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EUDR ‘could cost EU consumers up to $1.5 billion’, say analysts

960 640 Stuart O'Brien

A new study has explored the impact of EU Sustainability Regulations and the implications of the new EU Deforestation Regulation (EUDR) for global commodity supply chains and consumer markets.

The EU Deforestation Regulation (EUDR), which comes into force at the end of the year, is the latest round of EU sustainability regulation which attempts to influence global regulatory policy and value-chain practices as part of the bloc’s effort to achieve key aims of The European Green Deal such as no net emissions of greenhouse gases by 2050.

The EUDR is arguably one of the most far reaching and impactful pieces of EU sustainability regulation, targeting commodities linked to deforestation, which includes cattle, cocoa, coffee, oil palm, rubber, soya, and wood as well as some of their derived products, such as paper/paperboard, leather, shampoo, chocolate, tyres, and furniture.

Under the EUDR companies that trade in these commodities and their derived products in the EU market or who export them from the EU will need to follow mandatory due diligence reporting of the goods and supply chains they wish to trade in and demonstrate that their products are not linked to deforestation, or to forest degradation through, for example, the expansion of agricultural land. The regulation will require companies and industries in countries that supply the EU to transition to a sustainable, deforestation-free supply chain and legal agricultural value chain if they wish to trade in the EU.

Agribusiness Consultants at GlobalData a leading data and analytics company estimate that EUDR compliance premiums for companies operating in the supply chain for just two of the targeted commodities, oil palm products and their derivatives (such as crude palm oil (CPO) and palm kernel oil (KPO)), and rubber could be in excess of $1.5 billion alone. Whilst companies operating in these supply chains will be able to absorb some of the costs themselves a good proportion of these compliance premiums are likely to be passed onto EU consumers in the form of food and drinks and product price increases.

GlobalData Food & Beverages Consultants’ new study: ‘EU Sustainability Regulations: How the EUDR and other Sustainability Regulations will impact consumer markets’, explores some of the EUs key sustainability regulations focusing on the aims of the EUDR and the compliance challenges ahead for farmers, companies, and manufacturers trading in the commodities targeted by the regulation.

The study also looks at what the EUDR could mean for the global supply chain of the target commodities, the potential impact on consumer markets and pricing within the EU and how the EUDR could affect the bloc’s future competitiveness with China.

With the EUDR coming into full force on 30th December 2024 for large companies (2025 for SME’s), the new study is also a timely reminder for large companies operating in the Food & Beverages, Foodservice, Retail and Packaging sectors to finalise their EUDR compliance strategy over the next six months to avoid being late in aligning their operations with the new EUDR rules.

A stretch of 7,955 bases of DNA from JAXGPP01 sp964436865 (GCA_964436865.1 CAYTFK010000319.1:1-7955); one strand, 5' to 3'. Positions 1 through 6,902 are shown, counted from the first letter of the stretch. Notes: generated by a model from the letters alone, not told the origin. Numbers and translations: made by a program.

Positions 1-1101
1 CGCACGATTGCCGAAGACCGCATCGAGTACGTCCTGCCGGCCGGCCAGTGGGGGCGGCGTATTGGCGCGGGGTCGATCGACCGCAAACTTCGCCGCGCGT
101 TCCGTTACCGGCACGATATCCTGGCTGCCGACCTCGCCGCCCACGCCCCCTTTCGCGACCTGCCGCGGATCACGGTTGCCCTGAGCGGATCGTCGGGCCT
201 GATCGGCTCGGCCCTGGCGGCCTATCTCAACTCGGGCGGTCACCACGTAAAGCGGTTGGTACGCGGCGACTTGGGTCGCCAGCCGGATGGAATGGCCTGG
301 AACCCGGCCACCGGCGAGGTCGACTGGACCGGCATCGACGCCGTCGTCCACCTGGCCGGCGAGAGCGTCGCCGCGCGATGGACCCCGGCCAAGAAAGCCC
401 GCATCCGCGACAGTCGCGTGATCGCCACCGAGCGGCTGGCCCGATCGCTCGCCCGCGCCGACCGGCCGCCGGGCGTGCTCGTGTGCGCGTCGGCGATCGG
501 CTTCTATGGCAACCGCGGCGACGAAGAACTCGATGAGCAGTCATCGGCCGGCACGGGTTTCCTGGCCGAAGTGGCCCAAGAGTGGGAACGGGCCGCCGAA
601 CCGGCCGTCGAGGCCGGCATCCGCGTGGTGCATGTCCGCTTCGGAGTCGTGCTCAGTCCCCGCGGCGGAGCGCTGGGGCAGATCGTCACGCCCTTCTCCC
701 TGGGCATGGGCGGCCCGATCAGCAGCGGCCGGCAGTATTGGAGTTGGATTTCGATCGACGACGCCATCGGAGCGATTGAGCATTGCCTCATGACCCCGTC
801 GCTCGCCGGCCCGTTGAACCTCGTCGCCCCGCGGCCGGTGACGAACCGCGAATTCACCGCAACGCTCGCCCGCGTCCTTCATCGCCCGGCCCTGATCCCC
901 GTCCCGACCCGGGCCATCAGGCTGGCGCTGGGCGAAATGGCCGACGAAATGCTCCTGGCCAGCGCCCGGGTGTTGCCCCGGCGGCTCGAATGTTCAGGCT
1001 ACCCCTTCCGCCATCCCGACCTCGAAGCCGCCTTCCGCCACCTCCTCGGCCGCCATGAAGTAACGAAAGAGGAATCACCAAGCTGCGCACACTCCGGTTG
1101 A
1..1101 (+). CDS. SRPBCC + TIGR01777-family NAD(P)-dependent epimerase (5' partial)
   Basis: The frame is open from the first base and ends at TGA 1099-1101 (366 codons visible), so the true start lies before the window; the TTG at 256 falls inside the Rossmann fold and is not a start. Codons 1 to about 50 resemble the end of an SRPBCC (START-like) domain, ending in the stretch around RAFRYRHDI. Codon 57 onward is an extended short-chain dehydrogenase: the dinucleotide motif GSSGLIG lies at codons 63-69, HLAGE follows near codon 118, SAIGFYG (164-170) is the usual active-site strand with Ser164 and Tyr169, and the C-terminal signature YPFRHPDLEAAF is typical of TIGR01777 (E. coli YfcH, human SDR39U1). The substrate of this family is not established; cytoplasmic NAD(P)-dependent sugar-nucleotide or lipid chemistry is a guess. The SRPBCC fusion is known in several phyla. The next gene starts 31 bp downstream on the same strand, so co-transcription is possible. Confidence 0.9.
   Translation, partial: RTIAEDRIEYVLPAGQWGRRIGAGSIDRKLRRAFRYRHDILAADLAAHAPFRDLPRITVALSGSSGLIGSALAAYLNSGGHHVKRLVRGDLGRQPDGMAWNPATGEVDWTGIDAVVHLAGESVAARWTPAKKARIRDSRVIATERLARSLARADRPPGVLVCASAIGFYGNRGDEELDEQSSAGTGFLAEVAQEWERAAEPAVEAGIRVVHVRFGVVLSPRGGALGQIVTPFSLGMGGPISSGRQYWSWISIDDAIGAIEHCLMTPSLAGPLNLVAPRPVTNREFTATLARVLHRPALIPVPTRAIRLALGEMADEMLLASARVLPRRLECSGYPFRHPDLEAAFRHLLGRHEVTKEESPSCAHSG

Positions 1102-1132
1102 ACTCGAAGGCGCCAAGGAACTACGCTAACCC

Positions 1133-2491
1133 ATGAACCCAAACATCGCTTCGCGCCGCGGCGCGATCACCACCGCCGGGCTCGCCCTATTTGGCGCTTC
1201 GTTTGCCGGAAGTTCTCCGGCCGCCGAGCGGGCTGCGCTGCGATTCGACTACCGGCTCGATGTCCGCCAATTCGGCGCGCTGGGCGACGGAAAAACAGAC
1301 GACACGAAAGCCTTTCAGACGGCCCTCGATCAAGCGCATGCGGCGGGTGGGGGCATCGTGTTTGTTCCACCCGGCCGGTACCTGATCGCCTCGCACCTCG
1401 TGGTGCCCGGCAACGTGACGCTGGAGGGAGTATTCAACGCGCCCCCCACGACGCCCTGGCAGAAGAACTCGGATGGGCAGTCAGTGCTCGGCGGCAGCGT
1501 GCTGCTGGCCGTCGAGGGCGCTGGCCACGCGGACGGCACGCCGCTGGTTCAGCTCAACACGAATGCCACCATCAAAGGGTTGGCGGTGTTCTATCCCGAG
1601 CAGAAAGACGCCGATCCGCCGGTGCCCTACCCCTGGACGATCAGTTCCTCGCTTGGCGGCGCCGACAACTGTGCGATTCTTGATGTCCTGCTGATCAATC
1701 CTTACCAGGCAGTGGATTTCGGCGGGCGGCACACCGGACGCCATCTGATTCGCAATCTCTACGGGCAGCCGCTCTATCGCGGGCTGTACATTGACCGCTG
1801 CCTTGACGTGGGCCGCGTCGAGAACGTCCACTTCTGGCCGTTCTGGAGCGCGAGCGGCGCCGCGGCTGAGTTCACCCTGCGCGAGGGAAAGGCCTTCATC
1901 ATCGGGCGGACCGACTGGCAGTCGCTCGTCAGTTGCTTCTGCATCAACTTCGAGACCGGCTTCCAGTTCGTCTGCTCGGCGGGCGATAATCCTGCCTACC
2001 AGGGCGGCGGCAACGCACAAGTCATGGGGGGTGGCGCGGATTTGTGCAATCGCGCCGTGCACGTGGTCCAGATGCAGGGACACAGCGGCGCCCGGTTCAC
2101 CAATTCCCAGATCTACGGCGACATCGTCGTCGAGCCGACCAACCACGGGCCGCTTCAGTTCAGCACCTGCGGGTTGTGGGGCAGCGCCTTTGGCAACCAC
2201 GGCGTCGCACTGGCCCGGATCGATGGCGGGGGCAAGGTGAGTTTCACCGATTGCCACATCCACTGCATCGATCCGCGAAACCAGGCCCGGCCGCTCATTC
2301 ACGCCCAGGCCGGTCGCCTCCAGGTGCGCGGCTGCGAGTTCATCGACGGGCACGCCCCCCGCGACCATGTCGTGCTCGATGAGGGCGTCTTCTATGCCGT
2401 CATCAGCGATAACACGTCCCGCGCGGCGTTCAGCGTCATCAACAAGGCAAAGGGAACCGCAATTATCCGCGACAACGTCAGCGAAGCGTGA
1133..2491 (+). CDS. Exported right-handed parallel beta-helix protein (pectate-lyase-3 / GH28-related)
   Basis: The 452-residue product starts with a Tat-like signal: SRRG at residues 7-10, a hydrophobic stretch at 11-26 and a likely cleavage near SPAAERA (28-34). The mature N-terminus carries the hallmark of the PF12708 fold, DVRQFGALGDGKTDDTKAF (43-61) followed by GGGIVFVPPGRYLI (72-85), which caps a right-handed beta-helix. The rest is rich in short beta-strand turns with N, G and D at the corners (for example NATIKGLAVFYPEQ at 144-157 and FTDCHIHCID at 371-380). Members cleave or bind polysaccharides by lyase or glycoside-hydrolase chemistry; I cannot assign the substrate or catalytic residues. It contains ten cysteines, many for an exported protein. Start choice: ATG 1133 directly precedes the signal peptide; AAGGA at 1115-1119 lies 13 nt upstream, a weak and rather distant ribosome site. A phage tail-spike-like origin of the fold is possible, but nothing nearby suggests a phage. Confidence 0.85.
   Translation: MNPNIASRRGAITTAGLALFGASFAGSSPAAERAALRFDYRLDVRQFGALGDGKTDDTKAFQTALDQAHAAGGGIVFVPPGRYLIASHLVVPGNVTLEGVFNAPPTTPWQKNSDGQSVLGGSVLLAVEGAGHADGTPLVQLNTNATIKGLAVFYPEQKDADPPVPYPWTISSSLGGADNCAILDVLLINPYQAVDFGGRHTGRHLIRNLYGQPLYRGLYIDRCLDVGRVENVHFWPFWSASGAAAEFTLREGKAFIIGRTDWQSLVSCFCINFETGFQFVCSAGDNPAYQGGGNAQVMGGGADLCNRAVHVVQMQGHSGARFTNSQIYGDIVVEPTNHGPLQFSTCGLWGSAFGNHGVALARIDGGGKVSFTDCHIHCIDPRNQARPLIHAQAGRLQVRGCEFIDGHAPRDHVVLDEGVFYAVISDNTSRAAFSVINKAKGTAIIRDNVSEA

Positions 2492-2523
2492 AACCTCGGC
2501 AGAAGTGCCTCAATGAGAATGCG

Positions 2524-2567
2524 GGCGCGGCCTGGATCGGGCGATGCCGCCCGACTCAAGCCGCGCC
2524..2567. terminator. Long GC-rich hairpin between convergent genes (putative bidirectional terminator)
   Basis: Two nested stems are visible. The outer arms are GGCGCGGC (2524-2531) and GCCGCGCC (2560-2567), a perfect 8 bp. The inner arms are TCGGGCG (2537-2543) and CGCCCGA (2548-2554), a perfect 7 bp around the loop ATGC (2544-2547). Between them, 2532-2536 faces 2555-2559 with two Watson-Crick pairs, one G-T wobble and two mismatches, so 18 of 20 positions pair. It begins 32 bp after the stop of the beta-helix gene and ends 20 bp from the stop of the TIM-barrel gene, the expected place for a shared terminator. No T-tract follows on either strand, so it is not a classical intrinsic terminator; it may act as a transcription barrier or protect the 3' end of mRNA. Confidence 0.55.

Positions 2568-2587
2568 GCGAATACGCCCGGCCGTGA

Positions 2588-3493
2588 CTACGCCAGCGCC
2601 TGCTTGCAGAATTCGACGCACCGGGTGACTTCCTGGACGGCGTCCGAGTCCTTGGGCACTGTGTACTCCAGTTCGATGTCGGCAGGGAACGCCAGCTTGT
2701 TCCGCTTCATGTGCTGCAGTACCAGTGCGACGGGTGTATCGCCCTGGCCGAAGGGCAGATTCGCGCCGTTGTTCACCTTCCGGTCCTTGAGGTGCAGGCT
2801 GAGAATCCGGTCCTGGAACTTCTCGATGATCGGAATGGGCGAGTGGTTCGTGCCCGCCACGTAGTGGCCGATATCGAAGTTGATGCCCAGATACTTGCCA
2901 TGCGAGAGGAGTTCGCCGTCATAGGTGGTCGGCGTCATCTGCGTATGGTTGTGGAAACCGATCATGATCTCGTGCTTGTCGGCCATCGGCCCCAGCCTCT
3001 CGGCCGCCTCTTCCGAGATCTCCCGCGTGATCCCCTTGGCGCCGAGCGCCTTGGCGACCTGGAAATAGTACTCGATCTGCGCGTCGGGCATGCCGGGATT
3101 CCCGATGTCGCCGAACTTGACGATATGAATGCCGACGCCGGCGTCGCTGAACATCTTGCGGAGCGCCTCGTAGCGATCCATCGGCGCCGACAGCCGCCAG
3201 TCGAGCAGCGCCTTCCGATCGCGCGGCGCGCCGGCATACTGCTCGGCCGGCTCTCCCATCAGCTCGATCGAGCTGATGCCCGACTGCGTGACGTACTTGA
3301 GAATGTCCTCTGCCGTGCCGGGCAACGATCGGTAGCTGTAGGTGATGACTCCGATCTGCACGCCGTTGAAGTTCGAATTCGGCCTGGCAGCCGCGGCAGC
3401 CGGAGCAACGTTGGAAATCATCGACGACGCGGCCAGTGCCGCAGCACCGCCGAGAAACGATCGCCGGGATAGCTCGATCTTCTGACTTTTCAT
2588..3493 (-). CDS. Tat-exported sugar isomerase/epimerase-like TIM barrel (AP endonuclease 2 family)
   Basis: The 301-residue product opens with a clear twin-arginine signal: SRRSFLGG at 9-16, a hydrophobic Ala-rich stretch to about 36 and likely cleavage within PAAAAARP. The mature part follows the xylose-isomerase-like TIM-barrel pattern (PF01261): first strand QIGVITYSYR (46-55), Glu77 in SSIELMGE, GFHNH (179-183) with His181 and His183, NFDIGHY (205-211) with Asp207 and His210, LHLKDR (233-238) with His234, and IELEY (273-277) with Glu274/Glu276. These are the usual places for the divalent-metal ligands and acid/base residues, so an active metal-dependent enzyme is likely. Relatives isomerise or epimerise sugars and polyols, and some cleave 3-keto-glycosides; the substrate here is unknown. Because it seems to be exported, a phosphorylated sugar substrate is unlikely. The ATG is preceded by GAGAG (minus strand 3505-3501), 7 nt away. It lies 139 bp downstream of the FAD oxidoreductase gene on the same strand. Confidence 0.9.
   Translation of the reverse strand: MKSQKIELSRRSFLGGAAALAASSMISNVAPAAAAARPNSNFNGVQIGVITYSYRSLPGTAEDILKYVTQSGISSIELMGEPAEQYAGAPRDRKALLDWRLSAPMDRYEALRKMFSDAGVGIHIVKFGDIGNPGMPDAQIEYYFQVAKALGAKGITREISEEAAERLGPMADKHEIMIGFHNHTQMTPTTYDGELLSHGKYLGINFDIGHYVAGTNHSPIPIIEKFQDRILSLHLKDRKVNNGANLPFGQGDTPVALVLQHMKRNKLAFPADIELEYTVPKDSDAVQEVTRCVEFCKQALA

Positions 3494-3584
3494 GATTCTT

It could be argued that the EU aims to use the ‘Brussels effect’ to direct global policy on sustainability. This is the idea that the global landscape responds to the EU ‘externalizing’ its laws because the bloc is such a significant global consumer market. According to **Eurostat, the EU has a population of over 448.7 million people, one of the biggest consumer markets in the world.

The European Investment Bank predicts that the EUs various climate actions could result in a potential hit to EU-wide GDP of -0.4% by 2030, taking into account all of the EUs sustainability initiatives, but says the costs of not acting would be greater.

Fred Diamond Senior Food & Beverages Consultant and Analyst at GlobalData, said: “The aims of the EUDR are understandable and cutting greenhouse gas emissions and protecting biodiversity is essential. However, there could be some disruption ahead. The extra demands of the EUDR could lead some commodity suppliers in what the EU terms ‘third countries’ to move away from the EU and increase trade with countries that impose fewer regulatory requirements such as China. Some food categories, such as plant-based meat, may have to reformulate and switch to other protein sources, such as pea protein if the result of the EUDR is an increase in the price of soya for food production.

“The gap between big and small companies could get wider as larger companies are more able to shoulder the additional regulatory burden. The exact impact on consumers will depend on a variety of factors, including how companies choose to respond to the regulation, the extent to which the regulation is enforced, and how much assistance EU member states are willing to give to supplier countries to help them align with the new rules. However, with recent news reports confirming that the world’s top climate scientists expect global heating to go well beyond the current 1.5C target, sustainability regulation associated with cutting greenhouse gas emissions, such as the EUDR which targets deforestation, remains an urgent priority for the planet.”